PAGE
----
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- From: Michael Dillon
- Date: Tue Jun 09 19:32:51 1998
On Tue, 9 Jun 1998, Jay R. Ashworth wrote:
> Hierarchicality is almost forced by the architectural design of the
> current implementation of DNS; and I got a hot scoop for you: you won't
> get a flag day on DNS.
The only hierarchy that is forced by DNS is the hierarchy of delegation of
subdomains and the hierarchy of search paths to resolve a name to an
address. The DNS does not favor any particular categorization scheme. You
can just as easily use www.ca.example.com and www.us.example.com as you
can use www.example.us and www.example.ca.
> > Dream on. DNS is an addressing scheme just like "123 Any St., Anytown,
> > USA". It does a job that needed to be done, more or less well. If you want
> > something different then find people who will pay for it and build it. I
> > suspect you will find that there is little demand and no money available
> > to build a universal index of everything there is.
> It would be you, would it not, who "wants something different"?
No. The naming schemes that people currently apply to the DNS are diverse
and chaotic. I don't want to see that changed by imposing a top-down set
of rules on the DNS and that is what everyone else in this thread has
suggested. It matters not if there was some historical understanding that
was followed by the DNS registry 6 years ago. That's not how things work
now. And so far as I can see the Magaziner white paper has given the green
light to IANA to go ahead and expand the top level namespace in an orderly
fashion. It is unlikely that they will impose any rules on the end-users
of domain names, only on the registry system itself to ensure that things
proceed in an orderly fashion.
> You're correct, making DNS into anything except a very coarse index is
> infeasible. But I don't see any reason to specifically _avoid_ using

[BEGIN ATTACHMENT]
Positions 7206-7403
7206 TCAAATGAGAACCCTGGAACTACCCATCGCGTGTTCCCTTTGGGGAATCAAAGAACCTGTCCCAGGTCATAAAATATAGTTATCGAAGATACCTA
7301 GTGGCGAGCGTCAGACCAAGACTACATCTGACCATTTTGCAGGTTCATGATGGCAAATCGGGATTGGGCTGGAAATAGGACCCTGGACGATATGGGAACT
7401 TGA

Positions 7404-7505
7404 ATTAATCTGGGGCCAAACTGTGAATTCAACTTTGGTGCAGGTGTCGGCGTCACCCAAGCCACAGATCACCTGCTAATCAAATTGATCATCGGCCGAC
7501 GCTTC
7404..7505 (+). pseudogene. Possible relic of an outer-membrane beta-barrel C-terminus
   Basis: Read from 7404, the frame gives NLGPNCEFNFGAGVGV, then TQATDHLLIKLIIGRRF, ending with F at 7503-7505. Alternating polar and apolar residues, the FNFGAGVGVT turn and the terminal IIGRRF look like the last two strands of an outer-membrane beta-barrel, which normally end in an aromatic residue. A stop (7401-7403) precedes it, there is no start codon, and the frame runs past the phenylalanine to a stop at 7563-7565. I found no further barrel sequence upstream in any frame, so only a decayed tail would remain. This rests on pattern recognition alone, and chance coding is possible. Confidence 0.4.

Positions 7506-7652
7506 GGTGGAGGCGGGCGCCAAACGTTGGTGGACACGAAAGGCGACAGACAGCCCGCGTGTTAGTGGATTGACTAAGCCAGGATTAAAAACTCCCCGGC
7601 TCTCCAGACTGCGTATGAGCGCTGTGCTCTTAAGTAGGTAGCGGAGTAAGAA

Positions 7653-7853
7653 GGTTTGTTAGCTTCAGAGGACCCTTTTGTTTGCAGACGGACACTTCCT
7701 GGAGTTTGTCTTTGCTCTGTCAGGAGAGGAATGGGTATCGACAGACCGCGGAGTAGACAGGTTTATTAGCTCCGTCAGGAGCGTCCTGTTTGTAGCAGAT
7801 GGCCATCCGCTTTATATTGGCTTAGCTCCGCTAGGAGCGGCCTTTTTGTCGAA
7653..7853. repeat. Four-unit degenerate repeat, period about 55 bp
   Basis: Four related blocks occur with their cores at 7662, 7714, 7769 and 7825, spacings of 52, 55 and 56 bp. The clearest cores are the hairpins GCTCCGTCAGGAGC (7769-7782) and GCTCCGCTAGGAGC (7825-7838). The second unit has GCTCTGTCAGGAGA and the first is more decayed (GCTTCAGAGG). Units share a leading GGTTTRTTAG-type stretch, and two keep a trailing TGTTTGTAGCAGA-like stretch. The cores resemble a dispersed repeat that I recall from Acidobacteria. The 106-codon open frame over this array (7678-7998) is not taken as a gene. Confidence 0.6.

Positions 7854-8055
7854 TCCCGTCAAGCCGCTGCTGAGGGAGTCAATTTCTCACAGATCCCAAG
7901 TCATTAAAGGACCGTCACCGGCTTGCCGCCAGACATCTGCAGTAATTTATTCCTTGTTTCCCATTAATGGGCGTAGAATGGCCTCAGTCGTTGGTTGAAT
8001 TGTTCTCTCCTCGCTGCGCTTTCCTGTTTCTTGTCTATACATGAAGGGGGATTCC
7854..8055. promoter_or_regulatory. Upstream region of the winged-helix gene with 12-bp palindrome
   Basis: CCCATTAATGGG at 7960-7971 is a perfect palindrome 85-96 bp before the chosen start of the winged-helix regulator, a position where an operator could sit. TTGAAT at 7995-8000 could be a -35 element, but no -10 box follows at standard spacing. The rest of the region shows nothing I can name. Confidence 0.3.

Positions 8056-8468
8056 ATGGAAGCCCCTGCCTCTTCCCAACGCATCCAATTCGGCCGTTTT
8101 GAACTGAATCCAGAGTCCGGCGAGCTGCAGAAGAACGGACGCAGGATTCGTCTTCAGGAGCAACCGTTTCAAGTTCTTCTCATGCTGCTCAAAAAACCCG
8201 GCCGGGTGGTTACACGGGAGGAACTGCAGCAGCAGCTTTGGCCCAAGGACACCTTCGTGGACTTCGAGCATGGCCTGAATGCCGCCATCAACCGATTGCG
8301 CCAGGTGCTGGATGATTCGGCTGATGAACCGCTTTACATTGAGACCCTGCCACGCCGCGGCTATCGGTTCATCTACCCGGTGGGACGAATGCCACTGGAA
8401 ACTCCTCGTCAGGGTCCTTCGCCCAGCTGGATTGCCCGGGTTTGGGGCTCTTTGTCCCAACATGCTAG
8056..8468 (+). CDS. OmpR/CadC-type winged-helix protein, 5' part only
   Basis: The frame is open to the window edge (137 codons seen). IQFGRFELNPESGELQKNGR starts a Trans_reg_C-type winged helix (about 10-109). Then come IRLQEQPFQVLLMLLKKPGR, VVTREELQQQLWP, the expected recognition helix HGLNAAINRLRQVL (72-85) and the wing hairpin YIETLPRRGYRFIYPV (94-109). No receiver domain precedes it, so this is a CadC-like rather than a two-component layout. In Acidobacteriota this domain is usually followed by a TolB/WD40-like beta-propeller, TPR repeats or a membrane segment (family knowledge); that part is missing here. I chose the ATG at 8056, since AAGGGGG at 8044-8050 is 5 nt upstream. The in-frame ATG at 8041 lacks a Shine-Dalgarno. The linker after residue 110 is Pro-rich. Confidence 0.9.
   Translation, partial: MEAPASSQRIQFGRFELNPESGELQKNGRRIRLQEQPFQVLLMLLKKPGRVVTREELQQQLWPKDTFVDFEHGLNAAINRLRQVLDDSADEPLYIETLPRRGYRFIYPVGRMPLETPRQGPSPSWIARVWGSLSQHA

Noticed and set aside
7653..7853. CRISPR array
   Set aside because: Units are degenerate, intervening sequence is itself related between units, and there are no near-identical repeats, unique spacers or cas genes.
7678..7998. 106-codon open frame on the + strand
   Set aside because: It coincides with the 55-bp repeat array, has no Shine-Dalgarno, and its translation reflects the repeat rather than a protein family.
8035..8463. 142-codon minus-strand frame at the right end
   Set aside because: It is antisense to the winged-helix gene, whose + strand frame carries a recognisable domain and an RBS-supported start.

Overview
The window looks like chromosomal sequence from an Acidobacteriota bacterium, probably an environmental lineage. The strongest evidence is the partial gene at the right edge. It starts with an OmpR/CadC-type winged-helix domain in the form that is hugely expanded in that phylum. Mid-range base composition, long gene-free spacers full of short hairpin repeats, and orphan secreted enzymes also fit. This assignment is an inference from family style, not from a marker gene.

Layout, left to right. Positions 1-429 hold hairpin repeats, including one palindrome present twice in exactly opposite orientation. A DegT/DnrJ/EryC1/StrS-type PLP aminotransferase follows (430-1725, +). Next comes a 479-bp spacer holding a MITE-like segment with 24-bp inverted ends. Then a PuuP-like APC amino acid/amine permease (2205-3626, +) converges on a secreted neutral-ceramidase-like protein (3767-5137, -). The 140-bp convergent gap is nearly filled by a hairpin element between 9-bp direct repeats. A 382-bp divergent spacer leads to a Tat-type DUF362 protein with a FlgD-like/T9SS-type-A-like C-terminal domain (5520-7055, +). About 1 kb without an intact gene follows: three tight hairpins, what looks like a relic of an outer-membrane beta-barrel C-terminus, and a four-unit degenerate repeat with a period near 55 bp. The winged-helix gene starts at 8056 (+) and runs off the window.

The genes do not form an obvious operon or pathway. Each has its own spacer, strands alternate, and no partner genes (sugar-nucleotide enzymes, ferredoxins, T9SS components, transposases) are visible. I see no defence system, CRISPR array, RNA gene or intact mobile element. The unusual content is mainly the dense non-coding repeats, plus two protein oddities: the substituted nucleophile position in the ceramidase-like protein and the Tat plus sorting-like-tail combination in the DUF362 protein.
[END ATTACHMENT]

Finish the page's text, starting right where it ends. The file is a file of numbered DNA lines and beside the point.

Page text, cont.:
> DNS as at least a classification tool so people know what to expect
> when they go somewhere.
Here's one reason. Because it is impossible to make DNS into anything but
a very coarse index. I remember seeing a documentary of a scientist in
Florida that was studying alligators. He was using a computer to record
and analyze his data. The video showed him entering data into a DOS
machine running EDLIN and then using GWBASIC to process the data. Other
people will swear that you need ORACLE and Mathematica to do scientific
data analysis and recording. If you have a nail that needs hammering then
every tool looks like a hammer. I took my kids to a birdhouse building
class this spring and there weren't enough hammers to go around so I went
out into the parking lot and got a rock. It did the job and they were
pleased to learn that you can hammer nails without a hammer. But if I were
recommending tools for a birdhouse-building factory, you can be sure I
would not recommend hammers. Thus the fact that DNS *COULD* be used as an
indexing system is irrelevant. The real question is: given that the
Internet would greatly facilitate the use of an indexing system, how could
one best be built? And I think there is a real answer to this question
that could be discovered if enough folks would pull together an IETF
working group that includes some librarians and some protocol designers.
> We're veering far off-topic for NANOG here, quick; let's get back on
> topic before everyone flies home. :-)
Nobody but you and I are reading this thread anymore.
Michael Dillon - Internet & ISP Consulting
Memra Communications Inc. - E-mail: firstname.lastname@example.org
http://www.memra.com - *check out the new name & new website*